At the college of agriculture at Utah State University, a controversy has erupted over a flock of sheep. It doesn't look like much at first; it concerns the politics of academic funding and the logistics of breeding livestock. The sheep don't look like much, either. They are small and scruffy, with as many as six horns on their heads. The breed is called Churro - the Spanish word for coarse.


But the scrappy Churro could help revitalize traditional Navajo culture. And the fight over them is about more than columns of numbers: It is about suburbanization, money, loyalty and God.


Churro sheep came to the New World 400 years ago with Spanish explorers. From the beginning, they were caught between the European newcomers and Native Americans. Bands of Navajos raided Spanish missions to steal them, and by the 1860s the tribe had hundreds of thousands of Churro. They proved sturdy survivors of both bitter cold and searing heat, and produced a long, workable fleece the Navajos used in their weavings. They were so important to the Navajos that the U.S. government's efforts to subdue the tribe led to a campaign to exterminate the livestock in 1863, led by Kit Carson. The feds struck again during the Depression of the 1930s, when the Department of Agriculture killed more Churro in order to control overgrazing and regulate prices.


By the 1970s, only about 400 Churro remained on the reservation among a sheep population of 300,000.


Into this extinction crisis wandered a young sheep specialist named Lyle McNeal. One day in 1972, he took some students from the Boot and Spurs Club at California State Polytechnic College to a ranch in the hills above the Salinas Valley to see paint horses and mule-footed hogs. But his eye was caught by a small band of long-haired, glossy sheep.


The ranchers, it turned out, kept a few Churro as game animals for clients from Hollywood to shoot for sport. When McNeal visited the Navajo Nation five years later and learned some of the history of the Churro, "the wheels started going around in my mind," he recalls. "I was saying, "Now wait a minute, I just saw some in California, but there weren't that many, and they were shooting them for their heads, and now they are endangered, almost extinct?" That led me to get the idea to have some method for me paying back the Native American people for some of the wrongs that we'd done."


Starting with two rams and six ewes, he pieced together a small breeding herd of Churro at Cal Poly. When he accepted a position at Utah State in Logan, in 1979, the university paid for the flock of 30 to be moved to the pleasant town at the foot of the Wasatch Range in northern Utah.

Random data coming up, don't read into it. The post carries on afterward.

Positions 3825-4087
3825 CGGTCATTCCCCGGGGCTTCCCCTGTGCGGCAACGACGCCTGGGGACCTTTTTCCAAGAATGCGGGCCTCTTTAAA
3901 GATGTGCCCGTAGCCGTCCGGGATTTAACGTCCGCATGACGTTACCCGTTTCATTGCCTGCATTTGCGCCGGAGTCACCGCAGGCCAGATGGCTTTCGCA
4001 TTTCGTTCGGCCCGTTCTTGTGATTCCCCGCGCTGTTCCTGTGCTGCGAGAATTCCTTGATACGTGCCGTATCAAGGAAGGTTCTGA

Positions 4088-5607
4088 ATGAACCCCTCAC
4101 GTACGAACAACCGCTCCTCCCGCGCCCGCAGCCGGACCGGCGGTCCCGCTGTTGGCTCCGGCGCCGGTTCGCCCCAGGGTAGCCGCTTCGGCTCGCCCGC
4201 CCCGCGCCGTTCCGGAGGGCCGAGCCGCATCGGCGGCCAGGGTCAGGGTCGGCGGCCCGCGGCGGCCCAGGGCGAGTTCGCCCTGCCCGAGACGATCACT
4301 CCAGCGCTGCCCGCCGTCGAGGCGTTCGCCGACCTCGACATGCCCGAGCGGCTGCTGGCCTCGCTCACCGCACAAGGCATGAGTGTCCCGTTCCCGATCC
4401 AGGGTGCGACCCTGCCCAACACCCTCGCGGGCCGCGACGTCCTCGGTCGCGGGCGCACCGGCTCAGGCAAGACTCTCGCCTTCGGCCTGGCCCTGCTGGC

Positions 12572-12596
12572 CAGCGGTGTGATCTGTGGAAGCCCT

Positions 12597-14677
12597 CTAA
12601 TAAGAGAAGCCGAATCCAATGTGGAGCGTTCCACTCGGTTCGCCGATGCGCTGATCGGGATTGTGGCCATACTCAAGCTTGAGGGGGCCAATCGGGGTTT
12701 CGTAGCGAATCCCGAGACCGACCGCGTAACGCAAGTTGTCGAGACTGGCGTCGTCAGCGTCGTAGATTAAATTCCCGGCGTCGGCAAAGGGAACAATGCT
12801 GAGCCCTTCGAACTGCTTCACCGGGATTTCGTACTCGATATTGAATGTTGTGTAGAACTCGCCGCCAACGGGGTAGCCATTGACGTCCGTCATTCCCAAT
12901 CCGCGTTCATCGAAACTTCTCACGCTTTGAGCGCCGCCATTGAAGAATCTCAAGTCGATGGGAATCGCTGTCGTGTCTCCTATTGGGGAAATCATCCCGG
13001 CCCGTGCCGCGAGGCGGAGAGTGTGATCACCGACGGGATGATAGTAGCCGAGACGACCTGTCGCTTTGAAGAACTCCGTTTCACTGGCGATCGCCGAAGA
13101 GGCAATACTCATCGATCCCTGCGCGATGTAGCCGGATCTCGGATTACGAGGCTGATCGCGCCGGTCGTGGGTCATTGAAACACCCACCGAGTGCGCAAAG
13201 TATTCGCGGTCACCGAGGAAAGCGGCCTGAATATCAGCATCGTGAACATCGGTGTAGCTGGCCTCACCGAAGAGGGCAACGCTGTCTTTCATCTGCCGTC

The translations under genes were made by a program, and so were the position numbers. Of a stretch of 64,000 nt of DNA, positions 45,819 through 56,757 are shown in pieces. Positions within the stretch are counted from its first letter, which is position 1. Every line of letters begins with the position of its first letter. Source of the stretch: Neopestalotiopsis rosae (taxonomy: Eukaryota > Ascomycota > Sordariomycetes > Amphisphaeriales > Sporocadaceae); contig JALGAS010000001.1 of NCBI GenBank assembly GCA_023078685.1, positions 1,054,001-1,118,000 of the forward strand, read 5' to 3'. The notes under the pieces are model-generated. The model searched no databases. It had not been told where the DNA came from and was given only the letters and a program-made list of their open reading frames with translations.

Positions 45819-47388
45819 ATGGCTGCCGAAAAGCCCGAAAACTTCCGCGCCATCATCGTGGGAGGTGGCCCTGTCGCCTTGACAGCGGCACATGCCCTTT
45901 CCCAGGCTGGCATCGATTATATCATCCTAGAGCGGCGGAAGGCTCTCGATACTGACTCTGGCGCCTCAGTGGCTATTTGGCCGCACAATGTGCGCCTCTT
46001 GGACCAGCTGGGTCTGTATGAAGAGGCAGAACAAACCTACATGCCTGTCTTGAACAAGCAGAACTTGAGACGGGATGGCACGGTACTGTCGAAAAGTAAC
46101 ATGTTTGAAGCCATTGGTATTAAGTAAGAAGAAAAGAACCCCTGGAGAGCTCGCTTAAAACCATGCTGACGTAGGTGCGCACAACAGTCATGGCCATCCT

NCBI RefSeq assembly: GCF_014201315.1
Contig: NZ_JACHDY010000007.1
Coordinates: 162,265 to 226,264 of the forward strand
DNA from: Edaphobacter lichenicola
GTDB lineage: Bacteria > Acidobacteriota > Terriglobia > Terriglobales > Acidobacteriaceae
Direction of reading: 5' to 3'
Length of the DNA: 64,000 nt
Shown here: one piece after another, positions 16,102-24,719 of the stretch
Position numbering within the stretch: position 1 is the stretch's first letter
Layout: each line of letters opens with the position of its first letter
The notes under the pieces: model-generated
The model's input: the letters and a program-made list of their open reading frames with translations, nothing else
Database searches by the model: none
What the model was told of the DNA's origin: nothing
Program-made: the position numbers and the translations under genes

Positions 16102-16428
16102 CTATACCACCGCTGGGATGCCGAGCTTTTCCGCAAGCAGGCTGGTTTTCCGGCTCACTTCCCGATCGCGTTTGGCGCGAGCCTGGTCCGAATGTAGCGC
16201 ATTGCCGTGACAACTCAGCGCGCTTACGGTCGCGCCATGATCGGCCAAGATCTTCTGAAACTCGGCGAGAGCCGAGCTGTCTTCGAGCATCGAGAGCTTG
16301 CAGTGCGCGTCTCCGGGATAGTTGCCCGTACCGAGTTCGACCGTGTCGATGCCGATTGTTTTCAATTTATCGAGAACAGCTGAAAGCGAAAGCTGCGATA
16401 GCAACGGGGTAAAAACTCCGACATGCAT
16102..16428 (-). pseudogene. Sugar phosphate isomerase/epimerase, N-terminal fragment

The sheep were put out to graze on a field just below the football stadium at the foot of the stately, sloping campus. McNeal, his wife, Nancy, and their six children moved to a house on an acre of land outside of town, where they raised chickens, ducks, horses and collies. Two more children would follow, as well as a Navajo foster child.





"We were having the time of our lives," says McNeal, recalling the days when he and his students drove a donated pickup truck around the sprawling Navajo reservation, combing it for Churro. Sometimes the scientists would wait days for the family to decide who owned the sheep, and whether they wanted money or lambs in return.





"Most of the people I dealt with were women," he said. "It's matrilineal out there. A lot of times the man would be really close to making a deal, and then pretty soon the wife was coming out: "What are you doing?" "


What McNeal was doing was seeking out sheep with classic Churro features - long, nongreasy fleeces with both a coarse outer layer and soft, lustrous inner layer; "mascara' - a dark, disease-resistant coloration around the eyes; and front legs and faces that were free of wool and therefore wouldn't pick up burrs from the shrubs that dominate the high, dry reservation.


He bred the sheep back at Utah State University, right there on campus.


The Navajos benefited from their investment. Over the years, the Navajo Sheep Project has funneled 2,000 Churro back to the tribe, and at least that many to sheep growers elsewhere in the United States.


Among the Navajos that McNeal introduced to Churro raising was the Begay family of Jeddito, Ariz., which now raises 95 sheep. "He is the only white man to ever come out to our sheep corral," says Sharon Begay. "No other universities - New Mexico, Arizona - have. He's come a long way to be in our sheep corral, to be there. He's made a name for himself among the Navajo people."


Marjorie Curley, who raises 130 Churro in nearby Ganado, says tribal grazing officials have never visited her herd. But McNeal instructed her family in everything from range management to vaccination techniques.





"He's got expertise," she says. "We really appreciate him for it."


McNeal didn't just luck into his relationship with the Navajos. The son of an Air Force aviator, he had developed a deep affection for Native Americans during a youth spent on military bases close to reservations.


The young Lyle lived near the Chippewas in Minnesota, the Flatheads in Montana, the Washoes in Nevada, and the Navajos, whose sprawling 25,000-square-mile reservation covers parts of Arizona, New Mexico and Utah.